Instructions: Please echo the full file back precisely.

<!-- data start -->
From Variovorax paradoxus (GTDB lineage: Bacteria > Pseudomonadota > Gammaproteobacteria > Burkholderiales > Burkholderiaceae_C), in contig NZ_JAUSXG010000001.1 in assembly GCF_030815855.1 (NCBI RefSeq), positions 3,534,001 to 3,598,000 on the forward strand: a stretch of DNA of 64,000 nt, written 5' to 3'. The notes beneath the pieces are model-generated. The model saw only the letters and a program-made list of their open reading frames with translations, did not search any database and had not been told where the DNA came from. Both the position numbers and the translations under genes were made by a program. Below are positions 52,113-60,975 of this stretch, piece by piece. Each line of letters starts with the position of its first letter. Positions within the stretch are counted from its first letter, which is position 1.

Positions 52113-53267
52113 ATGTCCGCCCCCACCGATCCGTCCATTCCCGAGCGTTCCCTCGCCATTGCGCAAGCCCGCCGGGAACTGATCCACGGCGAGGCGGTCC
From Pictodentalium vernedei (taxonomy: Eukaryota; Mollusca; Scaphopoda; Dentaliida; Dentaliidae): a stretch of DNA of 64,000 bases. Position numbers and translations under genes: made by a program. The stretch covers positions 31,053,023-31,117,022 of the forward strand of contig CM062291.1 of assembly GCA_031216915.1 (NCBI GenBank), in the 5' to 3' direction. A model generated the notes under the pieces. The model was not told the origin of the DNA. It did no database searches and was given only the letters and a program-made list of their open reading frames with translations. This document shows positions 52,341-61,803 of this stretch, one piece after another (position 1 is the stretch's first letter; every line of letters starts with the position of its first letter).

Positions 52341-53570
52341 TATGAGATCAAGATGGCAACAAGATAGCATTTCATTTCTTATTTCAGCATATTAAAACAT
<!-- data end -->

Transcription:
From Variovorax paradoxus (GTDB lineage: Bacteria > Pseudomonadota > Gammaproteobacteria > Burkholderiales > Burkholderiaceae_C), in contig NZ_JAUSXG010000001.1 in assembly GCF_030815855.1 (NCBI RefSeq), positions 3,534,001 to 3,598,000 on the forward strand: a stretch of DNA of 64,000 nt, written 5' to 3'. The notes beneath the pieces are model-generated. The model saw only the letters and a program-made list of their open reading frames with translations, did not search any database and had not been told where the DNA came from. Both the position numbers and the translations under genes were made by a program. Below are positions 52,113-60,975 of this stretch, piece by piece. Each line of letters starts with the position of its first letter. Positions within the stretch are counted from its first letter, which is position 1.

Positions 52113-53267
52113 ATGTCCGCCCCCACCGATCCGTCCATTCCCGAGCGTTCCCTCGCCATTGCGCAAGCCCGCCGGGAACTGATCCACGGCGAGGCGGTCC
From Pictodentalium vernedei (taxonomy: Eukaryota; Mollusca; Scaphopoda; Dentaliida; Dentaliidae): a stretch of DNA of 64,000 bases. Position numbers and translations under genes: made by a program. The stretch covers positions 31,053,023-31,117,022 of the forward strand of contig CM062291.1 of assembly GCA_031216915.1 (NCBI GenBank), in the 5' to 3' direction. A model generated the notes under the pieces. The model was not told the origin of the DNA. It did no database searches and was given only the letters and a program-made list of their open reading frames with translations. This document shows positions 52,341-61,803 of this stretch, one piece after another (position 1 is the stretch's first letter; every line of letters starts with the position of its first letter).

Positions 52341-53570
52341 TATGAGATCAAGATGGCAACAAGATAGCATTTCATTTCTTATTTCAGCATATTAAAACAT